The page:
How Will Google and Apple’s War on PWAs End?

Google and Apple's War on PWAs

Apple prefers to keep leverage of its platforms and devices, which is why it has fought with everyone from Epic Games to Basecamp over bypassed App Store payments. However, when progressive web apps gain traction, Apple’s level of influence will change.

PWAs (Progressive Web Apps) Allow Developers to Create Web Apps

PWAs allow developers to build web applications that function similarly to native apps without requiring users to import something from Apple’s App Store or Google’s Play Store.

How Will Google and Apple’s War on PWAs End?

Apple insists that applications must be “more than a repackaged website,” with native apps being approved subjectively depending on their perceived unique meaning.

Although Apple recommends that some developers convert their projects to PWAs, it is clear that the tech giant prefers native applications.

Google, on the other hand, supports PWAs actively through the open-source Chromium foundation and Project Fugu (which helps PWAs compete against native apps).

PWAs are still a rising power, but the fact that Google’s Chrome browser is used by nearly 65% of internet users suggests that progressive web apps may someday become the preferred solution.

Microsoft and Samsung have jumped on the PWA bandwagon, and Apple has grudgingly allowed some basic PWA functionality on its smartphones.

When it comes to the Future of PWAs

Apple isn’t out to stifle web creation growth. The tech behemoth prioritises user privacy on its Safari browser — as well as speed, stability, and long-term battery life on its smartphones.

Even if they don’t have nefarious intentions, web app developers may not rely on the same elements, so PWAs may be designed without consideration for users’ notification needs or mobile battery life.

Objecting to the Risks with a Future of Web-Based Software

To combat the threats of a web-based computing future, Google has included PWA patches and features in almost every version of the Chrome browser.

While there could be any sales losses if developers want to sell their PWAs independently, Google expects its Play Store to be one of the primary hosting platforms.

Furthermore, Google acknowledges the benefits of PWAs and requires mobile applications to be distributed in the Play Store with slight modifications.

PWAs from the Customer’s Perspective

Users do not need to manually upgrade PWAs on the consumer side. Instead, with each server session, app changes are loaded.

PWAs also load faster and are compatible with a variety of computers, allowing users to access content regardless of the operating system.PWAs from the Customer’s Perspective

Users do not need to manually upgrade PWAs on the consumer side. Instead, with each server session, app changes are loaded.

PWAs also load faster and are compatible with a variety of computers, allowing users to access content regardless of the operating system.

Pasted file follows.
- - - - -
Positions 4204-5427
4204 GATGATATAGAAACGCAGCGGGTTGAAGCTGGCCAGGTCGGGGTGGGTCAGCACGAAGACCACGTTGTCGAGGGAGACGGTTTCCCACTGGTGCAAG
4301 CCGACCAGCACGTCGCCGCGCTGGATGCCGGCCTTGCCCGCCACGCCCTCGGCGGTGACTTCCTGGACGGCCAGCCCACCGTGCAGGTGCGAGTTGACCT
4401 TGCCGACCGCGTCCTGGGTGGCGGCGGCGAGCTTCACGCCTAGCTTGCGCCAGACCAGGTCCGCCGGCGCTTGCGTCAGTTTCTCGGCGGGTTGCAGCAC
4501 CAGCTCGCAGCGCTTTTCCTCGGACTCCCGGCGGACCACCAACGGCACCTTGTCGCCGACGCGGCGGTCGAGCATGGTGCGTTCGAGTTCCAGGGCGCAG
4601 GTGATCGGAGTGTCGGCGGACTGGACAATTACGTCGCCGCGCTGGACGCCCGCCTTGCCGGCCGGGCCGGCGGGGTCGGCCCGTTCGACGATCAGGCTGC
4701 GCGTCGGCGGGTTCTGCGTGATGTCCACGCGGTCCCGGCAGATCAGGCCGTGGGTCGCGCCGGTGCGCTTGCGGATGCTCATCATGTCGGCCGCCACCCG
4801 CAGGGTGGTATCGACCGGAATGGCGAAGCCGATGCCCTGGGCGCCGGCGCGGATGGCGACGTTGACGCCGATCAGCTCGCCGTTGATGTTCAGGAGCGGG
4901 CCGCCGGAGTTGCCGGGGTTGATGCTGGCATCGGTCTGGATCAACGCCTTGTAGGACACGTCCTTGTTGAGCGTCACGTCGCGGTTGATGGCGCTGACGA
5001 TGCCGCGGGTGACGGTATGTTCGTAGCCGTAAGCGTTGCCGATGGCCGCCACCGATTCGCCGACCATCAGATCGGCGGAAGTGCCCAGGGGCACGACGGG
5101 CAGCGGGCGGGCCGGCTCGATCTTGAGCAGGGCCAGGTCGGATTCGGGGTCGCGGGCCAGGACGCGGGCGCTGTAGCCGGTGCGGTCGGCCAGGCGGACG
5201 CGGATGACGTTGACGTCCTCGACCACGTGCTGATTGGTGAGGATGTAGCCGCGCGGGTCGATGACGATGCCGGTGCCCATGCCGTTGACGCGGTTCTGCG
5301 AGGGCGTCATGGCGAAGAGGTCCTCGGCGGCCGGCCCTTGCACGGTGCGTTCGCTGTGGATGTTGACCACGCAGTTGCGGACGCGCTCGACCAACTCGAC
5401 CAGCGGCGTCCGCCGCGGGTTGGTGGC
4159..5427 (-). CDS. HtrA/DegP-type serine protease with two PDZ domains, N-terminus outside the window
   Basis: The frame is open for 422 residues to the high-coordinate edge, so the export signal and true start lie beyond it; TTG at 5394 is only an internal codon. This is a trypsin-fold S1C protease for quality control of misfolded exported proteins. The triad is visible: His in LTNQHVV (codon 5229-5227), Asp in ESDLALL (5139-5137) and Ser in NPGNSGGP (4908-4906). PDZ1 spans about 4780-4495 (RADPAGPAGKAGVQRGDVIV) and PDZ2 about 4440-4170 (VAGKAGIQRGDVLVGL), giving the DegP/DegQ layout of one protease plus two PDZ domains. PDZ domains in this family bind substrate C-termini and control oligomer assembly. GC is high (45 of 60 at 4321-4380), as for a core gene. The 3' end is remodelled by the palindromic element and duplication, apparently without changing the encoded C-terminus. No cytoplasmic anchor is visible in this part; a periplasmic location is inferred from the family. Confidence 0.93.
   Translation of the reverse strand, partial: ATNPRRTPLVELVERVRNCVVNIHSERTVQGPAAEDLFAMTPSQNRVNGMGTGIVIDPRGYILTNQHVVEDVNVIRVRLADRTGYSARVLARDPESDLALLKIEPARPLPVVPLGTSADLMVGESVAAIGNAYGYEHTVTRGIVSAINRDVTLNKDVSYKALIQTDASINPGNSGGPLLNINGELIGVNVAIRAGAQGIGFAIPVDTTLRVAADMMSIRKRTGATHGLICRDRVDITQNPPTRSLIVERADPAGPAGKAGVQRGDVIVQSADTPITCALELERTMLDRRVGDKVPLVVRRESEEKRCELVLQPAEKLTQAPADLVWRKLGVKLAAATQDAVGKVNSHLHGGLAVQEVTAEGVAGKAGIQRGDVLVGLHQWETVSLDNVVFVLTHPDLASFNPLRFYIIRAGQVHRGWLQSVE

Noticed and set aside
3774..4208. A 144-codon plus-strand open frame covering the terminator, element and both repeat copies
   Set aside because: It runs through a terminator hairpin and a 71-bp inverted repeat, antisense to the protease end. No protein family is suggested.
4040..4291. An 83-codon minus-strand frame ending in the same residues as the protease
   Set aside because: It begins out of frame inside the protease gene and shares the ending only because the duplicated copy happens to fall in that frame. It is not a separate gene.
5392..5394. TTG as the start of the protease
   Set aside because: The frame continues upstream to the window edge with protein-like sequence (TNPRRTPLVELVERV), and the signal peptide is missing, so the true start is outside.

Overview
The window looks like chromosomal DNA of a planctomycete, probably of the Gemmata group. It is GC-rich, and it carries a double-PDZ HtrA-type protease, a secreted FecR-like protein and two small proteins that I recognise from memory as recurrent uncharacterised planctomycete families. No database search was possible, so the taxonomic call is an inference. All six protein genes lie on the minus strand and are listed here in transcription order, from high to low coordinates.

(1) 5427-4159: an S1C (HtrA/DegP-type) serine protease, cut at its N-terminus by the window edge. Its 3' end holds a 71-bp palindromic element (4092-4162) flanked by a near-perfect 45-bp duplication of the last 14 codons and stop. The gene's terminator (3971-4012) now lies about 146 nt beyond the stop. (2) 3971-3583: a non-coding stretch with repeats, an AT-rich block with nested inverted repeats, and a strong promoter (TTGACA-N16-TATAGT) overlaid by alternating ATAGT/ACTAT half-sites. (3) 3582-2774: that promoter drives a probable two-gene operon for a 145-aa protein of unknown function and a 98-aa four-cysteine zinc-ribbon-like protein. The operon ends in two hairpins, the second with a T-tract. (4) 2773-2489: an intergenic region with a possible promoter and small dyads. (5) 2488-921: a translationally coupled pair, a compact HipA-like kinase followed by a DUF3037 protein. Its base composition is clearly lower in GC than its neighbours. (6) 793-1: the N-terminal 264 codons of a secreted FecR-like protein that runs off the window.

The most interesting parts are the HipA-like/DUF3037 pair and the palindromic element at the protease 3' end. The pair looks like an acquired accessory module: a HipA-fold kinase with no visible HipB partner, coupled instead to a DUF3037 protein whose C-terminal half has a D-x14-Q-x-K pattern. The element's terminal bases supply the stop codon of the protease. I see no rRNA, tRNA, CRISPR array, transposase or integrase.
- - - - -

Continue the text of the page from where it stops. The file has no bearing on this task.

PWAs from a Business Perspective

Developers may build and manage a single, modular implementation rather than three different versions on the business side. They still don’t have to be concerned with their apps using precious mobile storage.

Advantages in the Market

Apple isn’t completely abandoning PWAs; the company is expanding support for features like Service Workers, which enables mobile apps to send push alerts even though the browser isn’t accessible.

As developers and consumers realise the advantages of PWAs and switch away from native applications, adoption will continue to rise.

Web Apps Aren’t Exclusive to a Single Operating System

Since web applications aren’t bound to a single operating system, people who choose Apple or Android will have one less excuse to stick with the one they’ve always used.

This kind of adaptability liberates the web as a tech base from the grip of a particular business, whether it’s Apple, Google, Microsoft, or a potential rival.

Chrome is now optimised for Progressive Web Apps (PWAs).

Despite Google’s efforts to adapt Chrome for PWAs, it is unable to hit Apple’s computers. Safari’s foundation, WebKit, is required by Apple for all browsers. Though users can instal Chrome on their iPhones and iPads, Apple has complete control of the Chrome technology that can be used.

This encourages Apple to dilute PWAs and direct traffic to the App Store instead, which isn’t surprising given the App Store’s $64 billion in revenue in 2020.

Apple’s Position in the Future

Make no mistake: If PWAs improve and have a better user interface for Android users, Apple is unlikely to let its smartphones fall behind. After all, the iPhone is estimated to control almost half of the mobile industry in the United States.

Apple will do whatever it takes to retain its market share, regardless of how much money the App Store must give up. As a result, companies should anticipate PWAs playing a greater part in the future.

Is Native App Dominance Coming to an End?

PWAs are a promising breakthrough that could signal the end of native app supremacy and platform separation.

While Apple’s case for the value of stable, vetted native apps — such as those available in the App Store — may have some merit, Google is pressing for the creation and release of PWAs for the time being.

PWAs are poised to play a significant role in the smartphone experience of the not-too-distant future, thanks to additional support from Microsoft and Samsung.

final thoughts

Businesses should keep an eye on this technology and ensure that they are prepared to provide consumers with the best possible experience.

Image Credits: Photo by Pixabay from Pexels

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